WASHINGTON, D.C. — Start-up Solexant of Sunnyvale, Calif. wants to develop inexpensive inorganic photovoltaic cells that harvest more energy than their conventional counterparts.

Mayaterials Inc. of Ann Arbor, Mich., is trying to obtain solar grade silicon from agricultural by-products.

Sound crazy? The U.S. Department of Energy doesn't think so. The agency is investing more than $800,000 each into the two companies, well as millions more for 23 other groups. The funding opportunity is worth $21.7 million.

The DOE selected the 25 next generation photovoltaic projects in its bid to make solar energy cost-competitive with conventional electricity by 2015. Although nineteen of the projects originate at universities that include top-tier institutions such as Massachusetts Institute of Technology and Stanford University, companies such as Wakonda Technologies of Fairport, N.Y., scored a slice, too.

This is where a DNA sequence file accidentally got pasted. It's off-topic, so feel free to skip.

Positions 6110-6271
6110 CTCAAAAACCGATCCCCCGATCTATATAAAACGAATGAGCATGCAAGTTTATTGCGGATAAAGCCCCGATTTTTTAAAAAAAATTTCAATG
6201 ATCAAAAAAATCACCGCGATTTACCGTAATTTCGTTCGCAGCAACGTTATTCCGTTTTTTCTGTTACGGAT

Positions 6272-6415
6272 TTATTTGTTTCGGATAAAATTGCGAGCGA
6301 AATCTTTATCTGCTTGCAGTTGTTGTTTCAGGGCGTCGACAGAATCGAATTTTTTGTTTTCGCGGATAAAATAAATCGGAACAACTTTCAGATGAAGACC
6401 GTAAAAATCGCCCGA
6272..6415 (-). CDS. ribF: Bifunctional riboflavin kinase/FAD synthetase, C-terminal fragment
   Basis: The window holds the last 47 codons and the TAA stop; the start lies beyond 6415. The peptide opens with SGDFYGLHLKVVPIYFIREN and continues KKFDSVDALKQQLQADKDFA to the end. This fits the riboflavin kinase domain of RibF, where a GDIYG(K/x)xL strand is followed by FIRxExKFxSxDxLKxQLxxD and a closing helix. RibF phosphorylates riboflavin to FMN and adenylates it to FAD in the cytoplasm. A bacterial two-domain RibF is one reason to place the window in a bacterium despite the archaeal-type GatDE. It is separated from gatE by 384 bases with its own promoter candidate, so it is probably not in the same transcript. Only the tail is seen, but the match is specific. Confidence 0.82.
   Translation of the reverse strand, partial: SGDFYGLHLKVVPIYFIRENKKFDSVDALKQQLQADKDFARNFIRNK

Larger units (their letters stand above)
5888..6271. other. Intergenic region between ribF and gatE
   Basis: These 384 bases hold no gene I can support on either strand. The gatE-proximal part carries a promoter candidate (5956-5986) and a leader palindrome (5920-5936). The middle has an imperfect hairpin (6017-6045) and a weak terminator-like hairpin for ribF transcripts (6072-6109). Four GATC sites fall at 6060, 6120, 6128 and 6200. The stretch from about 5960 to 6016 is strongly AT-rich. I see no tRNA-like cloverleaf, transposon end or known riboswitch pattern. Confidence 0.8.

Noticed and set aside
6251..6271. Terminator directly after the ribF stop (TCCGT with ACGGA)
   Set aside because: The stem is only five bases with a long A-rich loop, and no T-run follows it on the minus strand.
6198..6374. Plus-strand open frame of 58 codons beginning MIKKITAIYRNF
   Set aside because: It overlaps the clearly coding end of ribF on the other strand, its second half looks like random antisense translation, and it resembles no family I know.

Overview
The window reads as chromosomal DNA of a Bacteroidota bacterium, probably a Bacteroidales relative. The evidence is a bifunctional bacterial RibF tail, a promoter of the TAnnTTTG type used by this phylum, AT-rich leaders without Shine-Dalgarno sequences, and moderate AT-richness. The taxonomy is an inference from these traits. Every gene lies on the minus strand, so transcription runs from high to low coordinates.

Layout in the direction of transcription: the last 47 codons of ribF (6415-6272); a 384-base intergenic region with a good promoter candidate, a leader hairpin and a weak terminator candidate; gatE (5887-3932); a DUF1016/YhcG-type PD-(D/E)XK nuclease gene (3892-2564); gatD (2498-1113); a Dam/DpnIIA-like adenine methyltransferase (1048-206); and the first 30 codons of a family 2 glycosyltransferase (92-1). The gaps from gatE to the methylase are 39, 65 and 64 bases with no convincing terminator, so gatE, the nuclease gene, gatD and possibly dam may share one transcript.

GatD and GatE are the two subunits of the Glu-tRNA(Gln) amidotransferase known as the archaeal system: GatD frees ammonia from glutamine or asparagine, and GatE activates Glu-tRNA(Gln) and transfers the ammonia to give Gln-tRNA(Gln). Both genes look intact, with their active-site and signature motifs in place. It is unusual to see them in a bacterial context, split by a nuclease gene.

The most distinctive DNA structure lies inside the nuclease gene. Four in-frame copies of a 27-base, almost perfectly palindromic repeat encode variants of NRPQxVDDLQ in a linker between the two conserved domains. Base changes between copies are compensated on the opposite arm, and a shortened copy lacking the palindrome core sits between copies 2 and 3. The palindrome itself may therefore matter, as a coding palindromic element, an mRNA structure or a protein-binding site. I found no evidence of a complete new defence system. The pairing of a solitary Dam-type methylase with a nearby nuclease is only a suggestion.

DOE will give Wakonda nearly $900,000 for apply low-cost conventional thin-film manufacturing techniques to the production of large area, high-efficiency multi-junction photovoltaics. The project's total price tage is $2.1 million.

"These projects help create a pipeline for the development of next generation solar technology," DOE Secretary Samuel Bodman said last week. "Our goal is to make solar power a more mainstream source of energy -- to increase energy security and maintain America's competitive edge.